We've also tried quick cook filled pasta and noodles which make a nice change from the freeze dried food. We usually pack porridge or muesli bars for breakfast and things such as sandwiches and snacks for lunch. There’s probably a better way to pack, but this is what we’ve done so far!
Also don't forget tea, coffee and sugar sachets if required. Having a hot drink at the end of a long day gives you a real boost.
- Warm sleeping bag - It's well worth bringing a sleeping bag that can cope with low temperatures as it can get pretty cold on the track.
- Small first aid kit - if you want to keep it simple you can buy the kit from the DOC when you pick up your track tickets like we did.
- Blister prevention gear - Bring along plasters, blister packs and walkers wool (the latter can be bought from a DOC Visitor Centre and is our favourite prevention).
- We brought pack liners AND pack covers for each bag and additional waterproof covers for the camera which were essential, as by midday on the first day we were soaked! Pack covers alone cannot cope with Fiordland rain and you'll find your things will be damp.
- As you cannot wear your boots in the hut or bunk rooms it is a real luxury if you can squeeze a pair of flip flops in your bag.
- We'd strongly recommend downloading some music on your phone and bringing a pair of headphones or earplugs to help you sleep at night. The bunk houses will have snorers and it's the best way to sleep!
- You’ll need a small pot, set of matches, cutlery, plates and mugs as none of these are provided at the huts.
- Battery packs for charging camera batteries and phones/watches. Electricity is not supplied at the hut except in the form of solar lighting. We bought a very good one from Anker which doesn't ever seem to run out of charge.
- Small torch or head torch for use after the lights go out at 9/10pm depending on which hut.
- Wet wipes - great for helping with the no shower situation.
- Suncream and insect repellant. Look for repellant with a high deet content as this works best against the onslaught of sandflies. Alternatively you could bring clothes that expose minimum skin (the gap between my trousers and boots is ringed with sandfly bites).
- Zip lock bag for your rubbish, everything carried into the national park must be carried out again, including food scraps.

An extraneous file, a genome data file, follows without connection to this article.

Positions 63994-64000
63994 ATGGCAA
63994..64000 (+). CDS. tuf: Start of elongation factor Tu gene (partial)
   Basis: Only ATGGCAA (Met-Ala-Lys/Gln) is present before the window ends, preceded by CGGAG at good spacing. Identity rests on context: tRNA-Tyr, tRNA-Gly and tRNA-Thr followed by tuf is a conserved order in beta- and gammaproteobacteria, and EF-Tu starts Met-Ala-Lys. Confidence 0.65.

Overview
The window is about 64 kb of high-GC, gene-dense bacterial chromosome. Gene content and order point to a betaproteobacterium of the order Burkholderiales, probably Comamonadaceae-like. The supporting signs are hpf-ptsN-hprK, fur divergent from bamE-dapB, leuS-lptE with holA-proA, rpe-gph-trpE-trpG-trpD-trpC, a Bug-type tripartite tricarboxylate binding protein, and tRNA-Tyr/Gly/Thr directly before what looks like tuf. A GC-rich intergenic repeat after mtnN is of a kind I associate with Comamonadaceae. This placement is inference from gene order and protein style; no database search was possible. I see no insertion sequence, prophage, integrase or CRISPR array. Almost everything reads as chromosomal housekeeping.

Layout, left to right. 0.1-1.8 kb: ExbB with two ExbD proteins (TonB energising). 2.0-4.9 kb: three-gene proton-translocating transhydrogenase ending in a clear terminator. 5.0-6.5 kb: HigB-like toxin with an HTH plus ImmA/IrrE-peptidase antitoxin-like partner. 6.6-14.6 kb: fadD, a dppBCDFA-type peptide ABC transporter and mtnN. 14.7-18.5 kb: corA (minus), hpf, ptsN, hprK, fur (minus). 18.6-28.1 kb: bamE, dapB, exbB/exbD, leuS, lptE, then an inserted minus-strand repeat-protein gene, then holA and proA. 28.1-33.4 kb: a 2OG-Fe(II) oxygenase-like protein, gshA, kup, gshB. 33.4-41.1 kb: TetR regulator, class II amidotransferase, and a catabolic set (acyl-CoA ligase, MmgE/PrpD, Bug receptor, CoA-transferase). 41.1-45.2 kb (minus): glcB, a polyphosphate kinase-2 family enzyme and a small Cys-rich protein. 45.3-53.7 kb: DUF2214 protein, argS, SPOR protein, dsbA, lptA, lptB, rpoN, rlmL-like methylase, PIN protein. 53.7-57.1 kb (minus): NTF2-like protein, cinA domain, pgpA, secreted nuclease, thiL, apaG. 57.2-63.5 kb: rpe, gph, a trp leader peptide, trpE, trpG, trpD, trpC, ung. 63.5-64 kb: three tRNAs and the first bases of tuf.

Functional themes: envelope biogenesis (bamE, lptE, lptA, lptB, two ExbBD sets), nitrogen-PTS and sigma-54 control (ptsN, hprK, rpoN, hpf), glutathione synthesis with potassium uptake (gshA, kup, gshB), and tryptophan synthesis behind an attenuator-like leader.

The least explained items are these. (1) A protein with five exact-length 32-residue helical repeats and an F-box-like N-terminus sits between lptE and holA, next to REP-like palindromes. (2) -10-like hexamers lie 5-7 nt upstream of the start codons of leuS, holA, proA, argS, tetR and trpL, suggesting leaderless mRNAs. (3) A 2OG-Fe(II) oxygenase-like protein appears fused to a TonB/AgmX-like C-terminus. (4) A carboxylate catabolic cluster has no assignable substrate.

What you don't need to bother with:
- You won't need water purification tablets as the water throughout the track is very clean (and much better than anything that comes out a tap!). It is also readily available throughout the track so you don't need to carry too much at any one time which helps with the weight of your pack.
- Toilet paper, this is provided at the huts.
- Soap - the hut provides this in the toilets and even if you decide to go for a dip in the river or in the lake you are not allowed to use soap.
- A gas stove as all huts on the Routeburn track include gas burners.
Day walks on The Routeburn Track
If you were unlucky and unable to book into the huts or campsites, then you can still do three day walk return options. You can do The Divide to Earland Falls (approximately 7.5km return) or The Routeburn Shelter to Routeburn Falls (17km return). The most popular day walk is probably the divide to Key Summit and back which is basically a straight up and down option with a fabulous view on a clear day (3.4km return). If you are really fit like one family we met you can even do Routeburn Shelter to Harris Saddle and back which is 27km!
Neither of the first two tracks are too difficult nor the third if you don't mind a bit of uphill. Another great option would be a walk/swim combo - if you walk from Routeburn Shelter and are a fan of wild swimming, the river just a couple of kilometres in looks absolutely spectacular for a dip and there are several places you can access it.
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Are you planning on hiking The Routeburn Track? Would you do it in two or three days? Let us know in the comments below.